The Jayadevachandas is the literary testimony of Jayadeva’s scholarly contribution. He follows the path of Piṅgala and includes both the Vedic and classical metres in his text, which is missing in the work of his predecessor Janāśraya.

Chandas book cover
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Chandas (छन्दस्) refers to Sanskrit prosody and represents one of the six Vedangas (auxiliary disciplines belonging to the study of the Vedas). The science of prosody (chandas-shastra) focusses on the study of the poetic meters such as the commonly known twenty-six metres mentioned by Pingalas.

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Shaktism (Shakta philosophy)

Source: Google Books: Manthanabhairavatantram

1) Jayadeva (जयदेव) is the father of Jhiṇṭhīśa: one of the Nine Nāthas according to the Kulakaulinīmata.—The Nine Nāthas propagated the Western Transmission noted in the Kubjikā Tantras. Although each Siddha has a consort with which he shares some part of his spiritual discipline, she is not considered to be his wife. Thus, from the perspective of his identity as an initiate, he is not a householder.—Jhiṇṭhīśa’s birth-name is Viśvakarman and his father is Jayadeva. Alternatively, according to the Kubjikānityāhnikatilaka, Sehila is the name at birth (i.e., the original names of the Siddhas)

2) Jayadeva (जयदेव) is mentioned as the birth-name of Virāja—one of the Sixteen Siddhas according to the Kubjikānityāhnikatilaka: a derative text drawing from Tantras and other sources such as the Ṣaṭsāhasrasaṃhitā.—These sixteen spiritual teachers represent the disciples of the Nine Nāthas who propagated the Western Transmission noted in the Kubjikā Tantras.—Virāja is the Caryā name of this Nātha (i.e., the public name the Siddha uses when living as a wandering renouncer). His birth-name is Devapāla (alternatively, his birth-name is Jayadeva and his father is Tribhuvana according to the Kulakaulinīmata);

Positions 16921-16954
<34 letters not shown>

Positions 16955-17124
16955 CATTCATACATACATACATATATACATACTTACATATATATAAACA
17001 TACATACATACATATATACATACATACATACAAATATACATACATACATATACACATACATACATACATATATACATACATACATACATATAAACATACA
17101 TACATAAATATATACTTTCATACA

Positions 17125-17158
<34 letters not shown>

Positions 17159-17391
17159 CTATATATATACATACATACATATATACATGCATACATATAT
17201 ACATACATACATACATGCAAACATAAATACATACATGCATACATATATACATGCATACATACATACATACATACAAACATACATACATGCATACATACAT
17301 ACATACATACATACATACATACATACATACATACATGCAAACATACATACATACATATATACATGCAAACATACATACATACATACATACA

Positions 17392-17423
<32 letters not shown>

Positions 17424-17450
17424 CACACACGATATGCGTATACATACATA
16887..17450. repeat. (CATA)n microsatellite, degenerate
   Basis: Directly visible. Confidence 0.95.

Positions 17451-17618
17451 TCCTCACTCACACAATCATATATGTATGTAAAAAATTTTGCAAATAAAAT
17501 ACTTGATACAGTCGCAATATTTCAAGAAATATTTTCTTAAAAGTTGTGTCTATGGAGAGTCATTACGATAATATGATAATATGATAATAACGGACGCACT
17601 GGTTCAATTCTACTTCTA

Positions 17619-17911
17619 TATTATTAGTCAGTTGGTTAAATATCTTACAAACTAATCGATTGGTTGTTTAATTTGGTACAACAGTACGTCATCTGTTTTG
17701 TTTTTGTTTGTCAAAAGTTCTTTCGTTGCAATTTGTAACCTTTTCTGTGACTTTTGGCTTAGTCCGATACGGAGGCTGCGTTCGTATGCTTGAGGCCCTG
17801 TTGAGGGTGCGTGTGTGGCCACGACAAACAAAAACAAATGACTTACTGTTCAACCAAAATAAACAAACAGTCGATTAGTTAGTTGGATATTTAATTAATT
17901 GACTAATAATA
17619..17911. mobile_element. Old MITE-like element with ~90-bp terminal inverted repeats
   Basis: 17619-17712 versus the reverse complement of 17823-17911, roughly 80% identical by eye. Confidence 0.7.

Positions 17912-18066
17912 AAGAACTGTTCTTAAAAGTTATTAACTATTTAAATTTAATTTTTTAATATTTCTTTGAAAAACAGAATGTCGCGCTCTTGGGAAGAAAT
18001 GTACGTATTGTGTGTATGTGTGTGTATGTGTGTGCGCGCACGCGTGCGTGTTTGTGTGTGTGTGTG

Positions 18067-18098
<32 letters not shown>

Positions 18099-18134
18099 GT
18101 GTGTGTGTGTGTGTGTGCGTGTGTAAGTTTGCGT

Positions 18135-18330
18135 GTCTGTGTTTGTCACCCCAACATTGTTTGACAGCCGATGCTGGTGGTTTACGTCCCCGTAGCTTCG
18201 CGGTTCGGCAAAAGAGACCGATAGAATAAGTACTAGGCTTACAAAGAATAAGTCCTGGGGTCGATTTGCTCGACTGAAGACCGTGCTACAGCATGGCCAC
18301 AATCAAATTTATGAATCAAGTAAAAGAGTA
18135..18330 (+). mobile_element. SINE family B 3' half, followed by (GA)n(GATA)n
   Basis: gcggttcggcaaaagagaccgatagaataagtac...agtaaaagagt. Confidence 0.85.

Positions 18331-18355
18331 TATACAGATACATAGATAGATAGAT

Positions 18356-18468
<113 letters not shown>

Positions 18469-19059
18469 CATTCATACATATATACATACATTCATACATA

Shaktism book cover
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Shakta (शाक्त, śākta) or Shaktism (śāktism) represents a tradition of Hinduism where the Goddess (Devi) is revered and worshipped. Shakta literature includes a range of scriptures, including various Agamas and Tantras, although its roots may be traced back to the Vedas.

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In Buddhism

General definition (in Buddhism)

Source: academia.edu: The Chronological History of Buddhism

Jayadeva (640-570 BCE) succeeded Dharmapala in Nalanda. Santideva and Virupa were his disciples. Santideva was the son of a king of Saurashtra.

In Jainism

General definition (in Jainism)

Source: academia.edu: Tessitori Collection I

1) Jayadeva (जयदेव) or Jayadevasūri is the name of a teacher mentioned in the Bṛhadgaccha-gurvāvalī (dealing with Jain lineages history) (in Sanskrit/Prakrit/Gujarati), which is included in the collection of manuscripts at the ‘Vincenzo Joppi’ library, collected by Luigi Pio Tessitori during his visit to Rajasthan between 1914 and 1919.—The information provided by the Bṛhadgacchagurvāvalī for the teachers [e.g., Jayadeva-sūri] includes their literary achievements, reference to installation of images, and, the case arising, their feats in debates with non-Jains. [...]

2) Jayadeva (जयदेव) or Jayadevasūri is the name of a teacher belonging to the añcala-gaccha, according to the Añcalagaccha-paṭṭāvalī (dealing with Jain lineages history).

General definition book cover
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Jainism is an Indian religion of Dharma whose doctrine revolves around harmlessness (ahimsa) towards every living being. The two major branches (Digambara and Svetambara) of Jainism stimulate self-control (or, shramana, ‘self-reliance’) and spiritual development through a path of peace for the soul to progess to the ultimate goal.